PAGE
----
Two weeks ago, the Executive Office for Immigration Review announced the agency had topped 275,000 case completions for the last fiscal year, an increase of 80,000 from last year. The Justice Department says it has hired more judges, with the total pegged at 442 as of September, but that is mainly in response to the higher volume of immigration cases filed by the Department of Homeland Security a consequence of the ongoing border crisis.  

Chart of pending cases and wait times in immigration courts. (TRAC, Syracuse University)

Meet the Author

Sarah Betancourt

Reporter, CommonWealth

About Sarah Betancourt

Sarah Betancourt is a bilingual journalist reporting across New England. Prior to joining Commonwealth, Sarah was a reporter for The Associated Press in Boston, and a correspondent with The Boston Globe and The Guardian. She has written about immigration, social justice, and health policy for outlets like NBC, The Boston Institute for Nonprofit Journalism, and the New York Law Journal. Sarah has reported stories such as a national look at teacher shortages, how databases are used by police departments to procure information on immigrants, and uncovered the spread of an infectious disease in children at a family detention center. She has covered the State House, local and national politics, crime and general assignment.

Sarah received a 2018 Investigative Reporters and Editors Award for her role in the ProPublica/NPR story, “They Got Hurt at Work and Then They Got Deported,” which explored how Florida employers and insurance companies were getting out of paying workers compensation benefits by using a state law to ensure injured undocumented workers were arrested or deported. Sarah attended Emerson College for a Bachelor’s Degree in Political Communication, and Columbia University for a fellowship and Master’s degree with the Stabile Center for Investigative Journalism.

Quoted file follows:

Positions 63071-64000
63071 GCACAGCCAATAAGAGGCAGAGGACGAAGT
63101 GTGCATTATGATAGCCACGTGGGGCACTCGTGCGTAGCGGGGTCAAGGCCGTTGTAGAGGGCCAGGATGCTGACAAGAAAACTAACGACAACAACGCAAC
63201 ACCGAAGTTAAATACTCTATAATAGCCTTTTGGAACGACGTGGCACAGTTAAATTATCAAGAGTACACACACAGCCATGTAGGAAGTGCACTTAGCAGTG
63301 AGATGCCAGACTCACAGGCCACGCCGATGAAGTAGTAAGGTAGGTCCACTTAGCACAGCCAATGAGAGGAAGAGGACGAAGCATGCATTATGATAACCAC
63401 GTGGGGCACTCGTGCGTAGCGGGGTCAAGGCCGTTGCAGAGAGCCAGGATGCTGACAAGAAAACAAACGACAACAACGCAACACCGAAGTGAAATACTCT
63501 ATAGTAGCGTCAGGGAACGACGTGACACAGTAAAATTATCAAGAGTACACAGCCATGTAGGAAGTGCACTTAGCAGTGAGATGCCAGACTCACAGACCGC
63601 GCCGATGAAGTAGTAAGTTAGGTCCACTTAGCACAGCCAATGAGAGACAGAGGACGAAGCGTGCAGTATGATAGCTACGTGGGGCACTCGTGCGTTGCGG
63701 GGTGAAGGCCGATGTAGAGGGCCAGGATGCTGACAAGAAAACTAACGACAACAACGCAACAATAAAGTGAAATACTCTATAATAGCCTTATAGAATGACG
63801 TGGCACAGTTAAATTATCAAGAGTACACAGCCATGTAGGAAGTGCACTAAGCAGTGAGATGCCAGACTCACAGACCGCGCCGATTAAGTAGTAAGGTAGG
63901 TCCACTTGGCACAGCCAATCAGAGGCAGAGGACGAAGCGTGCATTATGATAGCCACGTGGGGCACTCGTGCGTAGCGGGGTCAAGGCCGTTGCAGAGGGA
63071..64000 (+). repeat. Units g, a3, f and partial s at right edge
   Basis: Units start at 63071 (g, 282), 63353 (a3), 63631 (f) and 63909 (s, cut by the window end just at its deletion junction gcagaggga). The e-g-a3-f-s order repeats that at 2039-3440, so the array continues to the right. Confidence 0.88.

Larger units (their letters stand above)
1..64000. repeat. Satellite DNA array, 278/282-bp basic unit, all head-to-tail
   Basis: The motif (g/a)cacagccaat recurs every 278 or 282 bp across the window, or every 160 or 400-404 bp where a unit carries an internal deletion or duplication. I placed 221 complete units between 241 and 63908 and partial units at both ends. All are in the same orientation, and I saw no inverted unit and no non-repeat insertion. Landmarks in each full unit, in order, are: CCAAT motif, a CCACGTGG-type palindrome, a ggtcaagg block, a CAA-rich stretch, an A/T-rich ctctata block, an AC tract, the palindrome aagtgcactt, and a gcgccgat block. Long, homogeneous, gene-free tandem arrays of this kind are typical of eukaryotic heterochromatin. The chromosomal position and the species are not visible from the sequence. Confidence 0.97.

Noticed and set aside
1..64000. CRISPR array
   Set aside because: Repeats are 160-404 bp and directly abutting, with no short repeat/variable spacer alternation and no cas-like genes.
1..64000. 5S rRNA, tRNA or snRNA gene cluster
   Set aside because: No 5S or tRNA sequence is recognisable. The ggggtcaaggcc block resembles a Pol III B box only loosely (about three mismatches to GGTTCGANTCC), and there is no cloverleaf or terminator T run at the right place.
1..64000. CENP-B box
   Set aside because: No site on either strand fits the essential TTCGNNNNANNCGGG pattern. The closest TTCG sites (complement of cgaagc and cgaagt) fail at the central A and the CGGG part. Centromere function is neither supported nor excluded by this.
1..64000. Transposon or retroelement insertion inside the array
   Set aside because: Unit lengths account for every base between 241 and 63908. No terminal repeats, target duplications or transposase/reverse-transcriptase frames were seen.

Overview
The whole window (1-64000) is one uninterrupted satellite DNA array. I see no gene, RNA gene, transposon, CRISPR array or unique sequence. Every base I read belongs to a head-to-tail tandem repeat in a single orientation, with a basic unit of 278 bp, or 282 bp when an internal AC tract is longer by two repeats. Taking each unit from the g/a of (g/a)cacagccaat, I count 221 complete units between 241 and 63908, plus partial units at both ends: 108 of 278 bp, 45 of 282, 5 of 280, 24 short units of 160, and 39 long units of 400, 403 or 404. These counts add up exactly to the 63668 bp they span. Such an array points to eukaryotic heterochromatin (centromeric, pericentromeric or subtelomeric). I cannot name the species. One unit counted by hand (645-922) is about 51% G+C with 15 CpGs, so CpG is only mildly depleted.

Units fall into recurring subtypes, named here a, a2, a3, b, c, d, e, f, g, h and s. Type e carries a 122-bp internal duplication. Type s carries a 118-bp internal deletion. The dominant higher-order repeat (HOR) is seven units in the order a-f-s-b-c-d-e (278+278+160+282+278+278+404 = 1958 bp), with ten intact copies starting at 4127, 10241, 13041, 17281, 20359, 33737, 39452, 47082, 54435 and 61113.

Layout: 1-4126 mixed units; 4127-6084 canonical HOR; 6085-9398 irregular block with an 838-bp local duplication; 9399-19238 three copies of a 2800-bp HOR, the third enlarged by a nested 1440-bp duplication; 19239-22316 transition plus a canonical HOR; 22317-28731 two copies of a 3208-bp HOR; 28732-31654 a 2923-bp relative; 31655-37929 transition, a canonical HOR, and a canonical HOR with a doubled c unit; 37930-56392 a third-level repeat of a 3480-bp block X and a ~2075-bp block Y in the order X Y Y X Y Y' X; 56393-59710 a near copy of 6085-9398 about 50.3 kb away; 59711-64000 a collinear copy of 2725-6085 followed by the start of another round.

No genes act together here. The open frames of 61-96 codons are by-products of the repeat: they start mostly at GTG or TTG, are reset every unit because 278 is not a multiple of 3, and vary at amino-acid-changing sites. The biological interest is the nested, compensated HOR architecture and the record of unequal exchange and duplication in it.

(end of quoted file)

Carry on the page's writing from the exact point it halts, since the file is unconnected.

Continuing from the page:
About Sarah Betancourt

Sarah Betancourt is a bilingual journalist reporting across New England. Prior to joining Commonwealth, Sarah was a reporter for The Associated Press in Boston, and a correspondent with The Boston Globe and The Guardian. She has written about immigration, social justice, and health policy for outlets like NBC, The Boston Institute for Nonprofit Journalism, and the New York Law Journal. Sarah has reported stories such as a national look at teacher shortages, how databases are used by police departments to procure information on immigrants, and uncovered the spread of an infectious disease in children at a family detention center. She has covered the State House, local and national politics, crime and general assignment.

Sarah received a 2018 Investigative Reporters and Editors Award for her role in the ProPublica/NPR story, “They Got Hurt at Work and Then They Got Deported,” which explored how Florida employers and insurance companies were getting out of paying workers compensation benefits by using a state law to ensure injured undocumented workers were arrested or deported. Sarah attended Emerson College for a Bachelor’s Degree in Political Communication, and Columbia University for a fellowship and Master’s degree with the Stabile Center for Investigative Journalism.

In the announcementthe director of the Executive Office for Immigration Review, James McHenry, placed the blame for surging caseloads on congressional inaction on the border crisis. “While EOIR is doing an unprecedented job adjudicating cases fairly and expeditiously, the nearly one million case backlog will continue to grow unless Congress acts to address the crisis at the border.”  

Other regions are facing similar problems. In New York City, hearings are being scheduled five years out, for December 2024.